The big new feature in the Switch port of TWEWY however is the additional chapter, “A New Day”, which acts as an epilogue of sorts. This is something you have to unlock by performing specific actions as you play, but provides some new information (and perhaps teases more than it answers for fans of the game). It’s a nice extra and it does hint at the promise of more to come for the franchise, but it’s probably not worth buying just to experience it alone.
The World Ends With You -Final Remix- is a solid port of what is widely considered a cult classic from Square-Enix’s relatively recent past, and is well worth playing if you’ve never played the game or want to revisit it. The new chapter adds a couple of hours but feels a bit of a tease rather than adding any major revelation to the plot established in the main game. The altered combat isn’t necessarily worse than the dual-screen nature of the original, but it does lose some of the unique charm of the DS version.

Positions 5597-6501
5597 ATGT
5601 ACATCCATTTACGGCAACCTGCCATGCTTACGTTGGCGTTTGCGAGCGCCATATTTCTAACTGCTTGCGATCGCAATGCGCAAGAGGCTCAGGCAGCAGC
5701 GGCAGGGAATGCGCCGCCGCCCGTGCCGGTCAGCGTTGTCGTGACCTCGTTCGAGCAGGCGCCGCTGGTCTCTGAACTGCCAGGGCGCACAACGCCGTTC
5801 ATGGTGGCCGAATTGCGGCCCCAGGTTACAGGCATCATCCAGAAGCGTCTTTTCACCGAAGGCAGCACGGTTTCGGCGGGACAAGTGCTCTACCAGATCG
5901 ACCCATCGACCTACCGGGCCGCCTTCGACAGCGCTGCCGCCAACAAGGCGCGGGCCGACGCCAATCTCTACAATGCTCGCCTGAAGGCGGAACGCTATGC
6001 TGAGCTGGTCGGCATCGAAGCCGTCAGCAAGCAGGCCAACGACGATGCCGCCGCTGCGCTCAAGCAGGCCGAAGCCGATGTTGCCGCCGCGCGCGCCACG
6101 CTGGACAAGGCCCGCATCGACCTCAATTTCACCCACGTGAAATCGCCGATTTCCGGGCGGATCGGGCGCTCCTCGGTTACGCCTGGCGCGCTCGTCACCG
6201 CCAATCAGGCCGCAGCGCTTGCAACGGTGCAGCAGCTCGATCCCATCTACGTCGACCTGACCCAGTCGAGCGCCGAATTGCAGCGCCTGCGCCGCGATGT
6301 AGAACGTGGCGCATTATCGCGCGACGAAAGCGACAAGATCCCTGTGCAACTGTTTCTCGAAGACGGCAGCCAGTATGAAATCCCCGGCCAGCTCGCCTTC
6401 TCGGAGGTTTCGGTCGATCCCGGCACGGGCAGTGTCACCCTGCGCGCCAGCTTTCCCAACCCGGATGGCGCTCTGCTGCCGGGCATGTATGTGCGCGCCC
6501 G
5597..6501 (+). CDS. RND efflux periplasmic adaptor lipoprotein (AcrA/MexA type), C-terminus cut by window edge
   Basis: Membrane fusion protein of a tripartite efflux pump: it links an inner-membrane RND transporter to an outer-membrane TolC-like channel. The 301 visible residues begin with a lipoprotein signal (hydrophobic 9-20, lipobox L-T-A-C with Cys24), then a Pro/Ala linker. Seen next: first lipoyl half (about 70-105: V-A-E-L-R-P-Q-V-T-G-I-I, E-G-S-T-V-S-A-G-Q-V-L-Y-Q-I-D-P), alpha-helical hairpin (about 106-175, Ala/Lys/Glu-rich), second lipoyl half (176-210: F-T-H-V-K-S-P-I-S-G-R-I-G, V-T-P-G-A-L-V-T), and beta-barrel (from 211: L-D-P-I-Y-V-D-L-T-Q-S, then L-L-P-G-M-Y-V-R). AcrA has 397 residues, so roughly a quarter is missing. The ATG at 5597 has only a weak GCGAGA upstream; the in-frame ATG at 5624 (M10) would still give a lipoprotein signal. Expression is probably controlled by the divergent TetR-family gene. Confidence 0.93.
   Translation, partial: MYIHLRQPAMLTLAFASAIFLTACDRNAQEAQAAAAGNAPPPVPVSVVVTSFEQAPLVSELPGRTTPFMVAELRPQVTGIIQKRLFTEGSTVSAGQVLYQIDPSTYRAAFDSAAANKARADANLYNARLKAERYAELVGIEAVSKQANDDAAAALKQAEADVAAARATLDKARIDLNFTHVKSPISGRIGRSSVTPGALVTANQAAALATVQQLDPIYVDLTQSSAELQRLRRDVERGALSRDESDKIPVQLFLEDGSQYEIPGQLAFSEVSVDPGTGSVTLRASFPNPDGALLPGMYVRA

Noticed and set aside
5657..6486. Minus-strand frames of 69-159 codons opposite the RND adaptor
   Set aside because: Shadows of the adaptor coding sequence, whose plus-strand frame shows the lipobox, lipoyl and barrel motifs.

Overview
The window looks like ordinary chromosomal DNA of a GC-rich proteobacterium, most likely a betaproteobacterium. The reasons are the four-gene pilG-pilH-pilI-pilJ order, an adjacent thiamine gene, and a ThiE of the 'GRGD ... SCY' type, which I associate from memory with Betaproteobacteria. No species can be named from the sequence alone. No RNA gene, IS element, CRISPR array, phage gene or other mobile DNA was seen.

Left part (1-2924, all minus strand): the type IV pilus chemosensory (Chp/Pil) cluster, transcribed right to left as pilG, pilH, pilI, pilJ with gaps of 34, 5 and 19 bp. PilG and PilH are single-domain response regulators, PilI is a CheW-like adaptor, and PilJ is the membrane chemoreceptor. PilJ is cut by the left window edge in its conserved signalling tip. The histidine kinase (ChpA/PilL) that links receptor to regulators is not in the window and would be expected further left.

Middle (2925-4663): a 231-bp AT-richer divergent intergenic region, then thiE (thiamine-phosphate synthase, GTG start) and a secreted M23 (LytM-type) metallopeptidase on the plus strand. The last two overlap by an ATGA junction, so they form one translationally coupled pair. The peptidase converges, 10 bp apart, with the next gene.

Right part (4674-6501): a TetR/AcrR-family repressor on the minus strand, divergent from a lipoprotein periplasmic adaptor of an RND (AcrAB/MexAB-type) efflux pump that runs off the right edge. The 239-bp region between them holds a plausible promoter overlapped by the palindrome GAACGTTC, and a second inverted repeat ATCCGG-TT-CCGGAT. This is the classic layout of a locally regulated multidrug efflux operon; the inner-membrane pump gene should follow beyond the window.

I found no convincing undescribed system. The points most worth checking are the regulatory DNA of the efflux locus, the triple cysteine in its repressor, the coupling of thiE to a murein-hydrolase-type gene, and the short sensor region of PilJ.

Changes to combat can be seen as a positive or a negative depending on how fiddly you found the original and the control issues are a shame, but all in all The World Ends With You -Final Remix- is still a unique and fun RPG experience with a compelling and interesting story that hasn’t really got anything to compare it against and is well worth experiencing.
The World Ends With You -Final Remix- (Reviewed on Nintendo Switch)
This game is great, with minimal or no negatives.
TWEWY -Final Remix- does a stellar job with updating the DS originals visual and aural design. Some control issues and changes to combat mechanics to fit the Nintendo Switch are unfortunate but the story and game systems are still excellent and will still have you eagerly trying to survive the Reaper’s Game.